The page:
The Magna Carta of American academic freedom, AAUP's December 1915 "Declaration of Principles," jointly signed by the association's first president, John Dewey, and the members of its original Committee A, announced that strictly independent authority to regulate faculty membership was fundamental to the very "function of the academic institution." A "claim to freedom in teaching is made in the interest of integrity and of the progress of scientific inquiry," so it is "only those who carry on their work in the temper of the scientific inquirer" who may either "justly assert this claim"--or deny it. It would be "unsuitable to the dignity of a great profession" and "deeply injurious to the internal order and the public standing of universities" if "responsibility for the maintenance of [the academy's] professional standards should not be in the hands of its own members." The nation's scholarly community must take unilateral initiative to "purge its ranks of the incompetent and the unworthy." That work must never be subcontracted off-campus--to an impaneled federal trial jury or anyone else.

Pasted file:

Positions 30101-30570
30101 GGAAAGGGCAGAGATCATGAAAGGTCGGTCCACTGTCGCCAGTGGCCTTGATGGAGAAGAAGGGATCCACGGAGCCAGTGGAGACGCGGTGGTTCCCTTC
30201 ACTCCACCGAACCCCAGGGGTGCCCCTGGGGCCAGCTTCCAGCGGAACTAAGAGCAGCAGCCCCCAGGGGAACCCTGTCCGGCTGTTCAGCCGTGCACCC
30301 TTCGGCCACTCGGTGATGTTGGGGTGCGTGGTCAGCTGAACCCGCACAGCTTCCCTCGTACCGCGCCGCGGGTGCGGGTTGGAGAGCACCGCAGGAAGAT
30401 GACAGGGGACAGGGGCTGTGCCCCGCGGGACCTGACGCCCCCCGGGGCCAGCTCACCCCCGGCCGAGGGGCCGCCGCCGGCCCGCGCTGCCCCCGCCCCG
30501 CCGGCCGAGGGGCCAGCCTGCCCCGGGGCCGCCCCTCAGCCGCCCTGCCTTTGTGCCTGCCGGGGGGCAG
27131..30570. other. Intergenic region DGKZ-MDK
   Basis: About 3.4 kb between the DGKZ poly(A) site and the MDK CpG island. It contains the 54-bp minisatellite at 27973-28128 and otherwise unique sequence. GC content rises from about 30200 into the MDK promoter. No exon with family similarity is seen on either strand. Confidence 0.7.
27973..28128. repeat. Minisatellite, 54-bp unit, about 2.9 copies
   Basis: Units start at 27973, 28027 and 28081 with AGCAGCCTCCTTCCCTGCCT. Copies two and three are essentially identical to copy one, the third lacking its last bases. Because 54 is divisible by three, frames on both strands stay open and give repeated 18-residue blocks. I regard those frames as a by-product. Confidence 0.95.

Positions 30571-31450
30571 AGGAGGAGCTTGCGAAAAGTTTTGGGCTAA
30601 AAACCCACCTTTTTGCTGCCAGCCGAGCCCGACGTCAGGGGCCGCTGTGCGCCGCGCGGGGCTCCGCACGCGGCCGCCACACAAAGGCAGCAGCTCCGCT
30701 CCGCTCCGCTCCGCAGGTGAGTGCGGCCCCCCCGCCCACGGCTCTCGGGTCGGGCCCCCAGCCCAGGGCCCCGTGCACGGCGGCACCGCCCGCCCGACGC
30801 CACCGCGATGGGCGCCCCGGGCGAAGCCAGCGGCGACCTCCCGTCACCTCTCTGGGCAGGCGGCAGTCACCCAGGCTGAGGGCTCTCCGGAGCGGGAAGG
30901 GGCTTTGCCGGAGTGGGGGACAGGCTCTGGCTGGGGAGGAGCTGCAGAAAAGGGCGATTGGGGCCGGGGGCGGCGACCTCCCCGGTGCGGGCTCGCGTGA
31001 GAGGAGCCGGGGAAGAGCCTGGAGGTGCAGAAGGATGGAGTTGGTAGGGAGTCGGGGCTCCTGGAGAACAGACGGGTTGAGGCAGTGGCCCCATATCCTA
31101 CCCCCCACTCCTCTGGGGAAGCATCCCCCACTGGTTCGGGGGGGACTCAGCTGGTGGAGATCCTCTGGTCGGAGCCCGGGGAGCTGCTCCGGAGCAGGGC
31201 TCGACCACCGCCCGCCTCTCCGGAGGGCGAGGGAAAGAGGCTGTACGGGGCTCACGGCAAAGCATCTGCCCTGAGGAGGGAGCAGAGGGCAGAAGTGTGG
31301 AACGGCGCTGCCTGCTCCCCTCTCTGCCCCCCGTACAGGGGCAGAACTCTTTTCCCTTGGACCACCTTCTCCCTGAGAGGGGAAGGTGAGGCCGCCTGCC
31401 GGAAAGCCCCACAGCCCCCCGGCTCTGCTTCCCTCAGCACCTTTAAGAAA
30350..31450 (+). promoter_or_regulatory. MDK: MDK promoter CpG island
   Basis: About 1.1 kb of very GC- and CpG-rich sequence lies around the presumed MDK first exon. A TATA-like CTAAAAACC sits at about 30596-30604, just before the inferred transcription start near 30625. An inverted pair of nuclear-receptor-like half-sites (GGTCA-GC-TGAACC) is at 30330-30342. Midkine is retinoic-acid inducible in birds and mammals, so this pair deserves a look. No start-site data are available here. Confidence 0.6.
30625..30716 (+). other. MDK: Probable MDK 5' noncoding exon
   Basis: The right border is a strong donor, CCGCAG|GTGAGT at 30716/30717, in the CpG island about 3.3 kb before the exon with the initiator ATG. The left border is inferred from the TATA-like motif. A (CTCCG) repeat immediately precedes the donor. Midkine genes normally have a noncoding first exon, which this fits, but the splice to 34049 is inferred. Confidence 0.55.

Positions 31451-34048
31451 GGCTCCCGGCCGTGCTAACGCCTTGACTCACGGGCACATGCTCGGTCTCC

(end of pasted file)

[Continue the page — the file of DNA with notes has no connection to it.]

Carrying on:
That Sami Al-Arian might be the kind of unworthy man properly subject to a purge by his own university--and that such a purge might serve, rather than undermine, the interests of academic freedom in the United States--would once have been an utterly uncontroversial notion. Certain forms of "moral turpitude," as the AAUP argued in a major 1940 statement still today incorporated by reference into the employment contract of virtually every American college professor, inevitably "evoke condemnation by the academic community generally" and demand unconditional discharge from a faculty position. In 1953, the Association of American Universities warned against one such transgression "above all" others: The honorable professor "owes his colleagues in the university complete candor and perfect integrity, precluding any kind of clandestine or conspiratorial activities." Any professor's failure of candor about such activities "lays upon his university an obligation to reexamine his qualifications for membership in its society."